Hi ho, hi ho, it's back to work I go.

After a week of rest my back appears to be behaving itself. The test will come when I have to resume sitting at my desk for hours on end (about nine hours to be precise). The doc tells me I need a new chair. I'd like one of these please, preferably in ivory, if they have one.
Charles and Ray Eams designed this Lounge Chair in 1956. It's a classic...AND I WANT ONE!!!

Sorry didn't mean to shout. It's just that I'm tired of sitting on this.

No, really.


Just a quick post today.

Go buy stuff (it'll make me happy) from my new store. I'll be selling all sorts eventually but at the moment it's just 'T's and shoes. Check them out.

make custom gifts at Zazzle


I made it.

The drive to Derby was...excruciating, to say the least. But you do what you have to, right? The guy's at Green Door Printmaking Studio were really nice. Anna, who runs the place, was very approachable, as was her husband (and for the life of me I can't remember his name, sorry). I also met Pan, their daughter, who was also charming and was willing to answer any dumb question that I posed to her. The facilities were just what I had been looking for so the cheque is in the post (it will be by pay day at any rate). If I understand correctly, Pan will be running the screen printing courses, so as soon as the details are in place, I'll be back at Green Door, probably learning that I actually know less than I realize about screen printing.

News on the back front (???) isn't good though. Saw the Dr. on Thursday and he has told me not to go to work for a couple of weeks and prescribed Diazepam and some other unpronounceable drug. Not too keen on the sound of those so we'll see what happens. Asked him if it was a sign of old age to which his reply was 'No'. So good news there. He blames my condition on my chair at work. One of the perils of having a desk job (other than falling asleep at it) is a propensity toward posture problems. That's what eighteen years at a keyboard will get ya.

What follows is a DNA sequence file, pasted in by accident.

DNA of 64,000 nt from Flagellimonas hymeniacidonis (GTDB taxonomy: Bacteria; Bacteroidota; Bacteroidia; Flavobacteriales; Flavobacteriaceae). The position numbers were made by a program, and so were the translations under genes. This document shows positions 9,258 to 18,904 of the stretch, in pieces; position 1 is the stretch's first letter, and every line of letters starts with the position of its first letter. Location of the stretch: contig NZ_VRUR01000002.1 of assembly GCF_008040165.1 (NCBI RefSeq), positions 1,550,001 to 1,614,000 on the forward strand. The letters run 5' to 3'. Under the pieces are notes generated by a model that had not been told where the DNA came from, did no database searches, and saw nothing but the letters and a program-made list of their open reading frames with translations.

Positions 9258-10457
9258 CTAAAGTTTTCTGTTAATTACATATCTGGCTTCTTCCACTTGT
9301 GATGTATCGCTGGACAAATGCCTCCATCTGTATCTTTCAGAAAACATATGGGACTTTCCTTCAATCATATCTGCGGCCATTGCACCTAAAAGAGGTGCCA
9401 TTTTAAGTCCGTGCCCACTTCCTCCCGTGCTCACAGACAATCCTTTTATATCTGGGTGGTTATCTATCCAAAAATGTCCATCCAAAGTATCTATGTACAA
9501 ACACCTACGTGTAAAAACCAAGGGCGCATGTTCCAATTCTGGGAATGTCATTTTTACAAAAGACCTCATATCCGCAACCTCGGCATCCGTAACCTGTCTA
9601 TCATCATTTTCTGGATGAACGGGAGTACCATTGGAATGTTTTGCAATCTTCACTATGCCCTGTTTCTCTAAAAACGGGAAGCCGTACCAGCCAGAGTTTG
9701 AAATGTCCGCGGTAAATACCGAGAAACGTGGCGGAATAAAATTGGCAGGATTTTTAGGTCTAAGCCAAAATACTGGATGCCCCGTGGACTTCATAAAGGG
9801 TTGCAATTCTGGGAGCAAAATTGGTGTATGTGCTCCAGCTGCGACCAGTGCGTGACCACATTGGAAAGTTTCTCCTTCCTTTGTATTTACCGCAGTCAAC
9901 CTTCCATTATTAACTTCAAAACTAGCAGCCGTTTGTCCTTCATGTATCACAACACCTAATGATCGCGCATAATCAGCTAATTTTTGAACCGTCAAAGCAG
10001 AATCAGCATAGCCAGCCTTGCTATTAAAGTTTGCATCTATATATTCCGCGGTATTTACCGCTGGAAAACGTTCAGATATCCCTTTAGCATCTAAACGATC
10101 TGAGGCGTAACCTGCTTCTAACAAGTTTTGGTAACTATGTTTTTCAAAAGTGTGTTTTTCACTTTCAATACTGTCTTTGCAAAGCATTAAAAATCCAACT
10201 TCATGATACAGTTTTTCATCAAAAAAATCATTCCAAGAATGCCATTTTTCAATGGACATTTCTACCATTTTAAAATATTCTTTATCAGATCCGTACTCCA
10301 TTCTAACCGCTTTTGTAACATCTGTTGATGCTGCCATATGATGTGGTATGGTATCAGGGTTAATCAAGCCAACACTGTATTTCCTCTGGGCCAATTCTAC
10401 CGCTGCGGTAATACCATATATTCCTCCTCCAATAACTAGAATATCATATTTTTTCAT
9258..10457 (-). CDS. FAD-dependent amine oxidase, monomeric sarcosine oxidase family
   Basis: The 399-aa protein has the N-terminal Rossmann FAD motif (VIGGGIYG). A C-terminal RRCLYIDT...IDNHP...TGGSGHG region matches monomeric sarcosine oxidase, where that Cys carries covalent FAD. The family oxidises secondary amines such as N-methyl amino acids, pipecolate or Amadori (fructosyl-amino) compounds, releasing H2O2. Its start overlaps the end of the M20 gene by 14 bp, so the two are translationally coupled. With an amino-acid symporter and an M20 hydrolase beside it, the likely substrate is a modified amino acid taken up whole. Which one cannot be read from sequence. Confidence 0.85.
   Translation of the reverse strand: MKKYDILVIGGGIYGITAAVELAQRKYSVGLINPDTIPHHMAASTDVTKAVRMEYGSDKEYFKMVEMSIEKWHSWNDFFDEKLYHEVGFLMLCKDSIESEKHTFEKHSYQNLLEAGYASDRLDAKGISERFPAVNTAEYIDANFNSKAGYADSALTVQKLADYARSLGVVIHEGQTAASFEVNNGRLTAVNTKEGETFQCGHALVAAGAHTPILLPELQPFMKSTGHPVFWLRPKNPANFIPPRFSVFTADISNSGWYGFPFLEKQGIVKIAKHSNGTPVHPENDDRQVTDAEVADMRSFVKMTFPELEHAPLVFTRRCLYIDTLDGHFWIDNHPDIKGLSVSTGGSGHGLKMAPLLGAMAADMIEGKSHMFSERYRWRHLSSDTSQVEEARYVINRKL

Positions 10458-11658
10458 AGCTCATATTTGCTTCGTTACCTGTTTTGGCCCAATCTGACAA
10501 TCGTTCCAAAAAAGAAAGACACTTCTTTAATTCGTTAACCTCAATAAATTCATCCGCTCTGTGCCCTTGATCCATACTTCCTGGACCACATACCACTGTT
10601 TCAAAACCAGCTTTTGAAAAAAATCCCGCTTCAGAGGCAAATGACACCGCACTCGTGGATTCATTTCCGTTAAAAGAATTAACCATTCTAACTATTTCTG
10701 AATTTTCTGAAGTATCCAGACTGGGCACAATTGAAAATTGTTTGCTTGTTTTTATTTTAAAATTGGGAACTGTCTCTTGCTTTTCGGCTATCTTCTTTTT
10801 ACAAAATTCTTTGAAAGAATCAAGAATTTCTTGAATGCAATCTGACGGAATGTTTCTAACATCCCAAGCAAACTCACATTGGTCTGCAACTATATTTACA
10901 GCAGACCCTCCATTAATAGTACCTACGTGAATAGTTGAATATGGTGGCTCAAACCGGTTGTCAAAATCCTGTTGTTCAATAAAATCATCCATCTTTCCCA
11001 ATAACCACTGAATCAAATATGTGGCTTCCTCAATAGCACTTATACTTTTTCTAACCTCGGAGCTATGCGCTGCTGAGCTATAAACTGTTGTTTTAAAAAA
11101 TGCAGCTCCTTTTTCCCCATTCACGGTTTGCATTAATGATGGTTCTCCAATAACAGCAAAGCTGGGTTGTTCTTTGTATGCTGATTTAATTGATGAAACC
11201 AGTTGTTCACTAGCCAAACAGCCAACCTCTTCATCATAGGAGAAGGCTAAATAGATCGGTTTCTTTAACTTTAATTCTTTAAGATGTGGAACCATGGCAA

Every once in a while my back decides it's time to remind me that I'm getting old(er). Since Monday morning it's been playing up. Giving me 'some jip' as my dad would have said. I have not got a clue why it's being such a pain (literally). I've not run a marathon, lifted a car with nothing but my bare hands, wrestled a bear or engaged in envious bouts of rampant sex (I was saving that for the weekend). Sitting is the problem. The more exercise my posterior gets the more acute the pain becomes. Which is a shame because I had planned to visit the Green Door Open Acess Printmaking Studio on Friday. They're having an open week and Friday is the last day, the only day that I can make. I'm begining to think that driving may be a problem.

It's a long walk to Derby from here. Better start now.


I'm working on a graphic novel.

Well, working on is probably the wrong expression. The ideas are fermenting in both my brain and my sketchbook, some samples of which I'll post here soon. These ideas might even evolve into a web comic, who knows?

It's not all capes and tights either. One idea involves the main character facing his inner demons, quite literally. Another is a story of reflection, redemption and a leap of faith. The second is the shorter story of the two and as such is more likely to end up on the web.

I'll let you know.
A blank sheet of paper TERRIFIES me.

No, really.

I think it's the fear of making a mistake. I have trouble with making mistakes. It realy bugs me when I 'F' things up. I live and breath art and my life would be a sadder, duller place without it. Yet when it comes down to making art of my own, that first step is always hardest. That first mark on the paper the most difficult to execute. I wonder why then, do I not suffer from this effliction when creating on the computer? The 'ctrl Z' key stroke could be the reason. Make as many mistakes as you like and this key combination will take you back a step, then another and so on until you're back in the safe zone, to the point where you actually knew what you were doing. Then you're off again until the next mistake.